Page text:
Udall: Times Investigation Paints Disturbing Picture of Horseracing Industry
WASHINGTON - Following an in-depth report by The New York Times on the state of horseracing in the United States, U.S. Senator Tom Udall (D-NM) issued the following statement:
"The findings uncovered in The New York Times investigation about horseracing in the United States, and New Mexico in particular, paint a very disturbing picture of the industry.
"The sport of horseracing which, at its best, showcases the majestic beauty of this animal and the athleticism of jockeys, has reached an alarming level of corruption and exploitation. The consequence of inconsistent state-level regulation is an epidemic of animal doping that has lead to countless euthanizations of helpless horses and the injury and death of their riders.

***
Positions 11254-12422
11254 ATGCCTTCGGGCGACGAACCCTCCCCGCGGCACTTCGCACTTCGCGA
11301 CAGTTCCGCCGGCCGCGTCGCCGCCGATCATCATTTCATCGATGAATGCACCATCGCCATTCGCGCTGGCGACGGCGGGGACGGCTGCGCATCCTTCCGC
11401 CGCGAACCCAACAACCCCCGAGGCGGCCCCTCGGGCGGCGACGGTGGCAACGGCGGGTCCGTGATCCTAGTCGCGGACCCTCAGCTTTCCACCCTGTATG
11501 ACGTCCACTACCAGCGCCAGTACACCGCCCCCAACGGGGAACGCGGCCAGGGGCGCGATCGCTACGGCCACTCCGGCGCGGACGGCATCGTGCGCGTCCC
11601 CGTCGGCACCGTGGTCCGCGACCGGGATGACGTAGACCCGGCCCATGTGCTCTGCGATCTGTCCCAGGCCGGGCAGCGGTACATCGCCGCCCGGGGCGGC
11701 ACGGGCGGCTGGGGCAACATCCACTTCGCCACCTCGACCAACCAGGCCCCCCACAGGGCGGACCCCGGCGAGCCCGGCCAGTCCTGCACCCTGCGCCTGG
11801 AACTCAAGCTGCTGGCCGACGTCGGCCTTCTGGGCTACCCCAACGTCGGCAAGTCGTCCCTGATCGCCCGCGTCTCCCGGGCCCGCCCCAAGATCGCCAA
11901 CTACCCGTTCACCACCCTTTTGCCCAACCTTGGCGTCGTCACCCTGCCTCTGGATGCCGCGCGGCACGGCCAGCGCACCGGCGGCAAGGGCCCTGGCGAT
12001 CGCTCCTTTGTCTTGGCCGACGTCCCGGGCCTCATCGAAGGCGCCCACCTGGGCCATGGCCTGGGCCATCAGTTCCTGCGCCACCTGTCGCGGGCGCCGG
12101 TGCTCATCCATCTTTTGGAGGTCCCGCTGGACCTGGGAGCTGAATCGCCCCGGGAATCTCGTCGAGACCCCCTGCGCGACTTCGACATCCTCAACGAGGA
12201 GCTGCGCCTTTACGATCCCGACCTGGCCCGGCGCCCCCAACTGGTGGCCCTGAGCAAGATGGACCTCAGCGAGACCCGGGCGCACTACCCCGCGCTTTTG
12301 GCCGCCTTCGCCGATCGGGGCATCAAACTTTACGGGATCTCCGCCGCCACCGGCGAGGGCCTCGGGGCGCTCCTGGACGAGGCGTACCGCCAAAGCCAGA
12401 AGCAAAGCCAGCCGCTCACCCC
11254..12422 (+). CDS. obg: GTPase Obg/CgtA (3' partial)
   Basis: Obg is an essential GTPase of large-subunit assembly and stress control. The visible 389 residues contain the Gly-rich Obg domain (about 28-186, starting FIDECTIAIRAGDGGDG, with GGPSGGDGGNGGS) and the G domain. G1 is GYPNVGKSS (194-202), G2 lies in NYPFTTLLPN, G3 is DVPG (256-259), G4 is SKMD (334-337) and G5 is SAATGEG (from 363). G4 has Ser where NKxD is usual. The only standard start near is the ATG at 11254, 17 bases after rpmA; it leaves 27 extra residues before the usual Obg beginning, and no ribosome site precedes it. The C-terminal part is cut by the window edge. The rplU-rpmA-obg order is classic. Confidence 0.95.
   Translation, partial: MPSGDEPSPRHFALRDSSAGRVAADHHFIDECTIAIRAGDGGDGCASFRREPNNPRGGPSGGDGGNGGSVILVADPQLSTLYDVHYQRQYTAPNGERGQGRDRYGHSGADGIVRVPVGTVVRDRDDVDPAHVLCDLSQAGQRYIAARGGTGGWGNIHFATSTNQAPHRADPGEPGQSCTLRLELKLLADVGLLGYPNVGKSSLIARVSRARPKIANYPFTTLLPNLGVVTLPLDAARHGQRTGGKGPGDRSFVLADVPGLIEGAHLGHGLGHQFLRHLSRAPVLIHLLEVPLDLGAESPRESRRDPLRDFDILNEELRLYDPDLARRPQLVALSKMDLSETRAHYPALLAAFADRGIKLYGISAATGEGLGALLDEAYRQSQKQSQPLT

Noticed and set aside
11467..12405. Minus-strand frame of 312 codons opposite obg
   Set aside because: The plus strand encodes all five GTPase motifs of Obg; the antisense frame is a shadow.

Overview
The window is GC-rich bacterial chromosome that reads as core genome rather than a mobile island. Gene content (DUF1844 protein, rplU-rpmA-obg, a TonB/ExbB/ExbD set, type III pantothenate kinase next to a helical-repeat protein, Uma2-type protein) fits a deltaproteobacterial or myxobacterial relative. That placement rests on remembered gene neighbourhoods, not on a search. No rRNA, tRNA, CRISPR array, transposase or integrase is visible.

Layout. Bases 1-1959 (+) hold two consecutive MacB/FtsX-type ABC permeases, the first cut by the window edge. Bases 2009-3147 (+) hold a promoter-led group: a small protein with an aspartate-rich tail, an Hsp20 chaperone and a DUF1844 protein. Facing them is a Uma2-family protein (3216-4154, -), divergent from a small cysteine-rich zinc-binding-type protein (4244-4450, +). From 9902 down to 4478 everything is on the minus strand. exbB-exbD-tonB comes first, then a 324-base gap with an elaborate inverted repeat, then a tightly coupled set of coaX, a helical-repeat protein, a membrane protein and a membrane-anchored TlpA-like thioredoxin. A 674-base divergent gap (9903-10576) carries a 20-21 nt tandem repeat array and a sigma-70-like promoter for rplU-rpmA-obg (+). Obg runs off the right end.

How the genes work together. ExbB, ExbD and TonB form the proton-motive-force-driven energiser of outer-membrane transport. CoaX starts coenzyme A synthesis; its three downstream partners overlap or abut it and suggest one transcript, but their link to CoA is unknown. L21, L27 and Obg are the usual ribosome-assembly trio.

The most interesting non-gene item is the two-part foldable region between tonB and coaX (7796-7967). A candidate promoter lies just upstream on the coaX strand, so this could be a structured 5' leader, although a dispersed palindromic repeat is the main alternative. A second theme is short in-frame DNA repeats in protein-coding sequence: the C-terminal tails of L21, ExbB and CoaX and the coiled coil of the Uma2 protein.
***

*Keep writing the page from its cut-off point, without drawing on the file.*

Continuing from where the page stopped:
"The Times exposé has shined a glaring light on the need for national standards in a sport that reaps gambling profits, but has lacked proper oversight for decades.
"I urge our leaders in Congress to advance the bipartisan legislation Congressman Ed Whitfield and I have introduced in both chambers to renew the sport of horseracing and set minimum, nationwide standards for medication and doping. The Interstate Horseracing Improvement Act would kick cheaters out of the sport. The horseracing industry has promised voluntary reforms for decades, but as we've painfully observed, our legislation is the only viable way to address doping problems plaguing the sport.
"Now is the time to end the unscrupulous practices of those trainers and track veterinarians in horseracing who abuse these magnificent animals and endanger jockeys for gambling profits."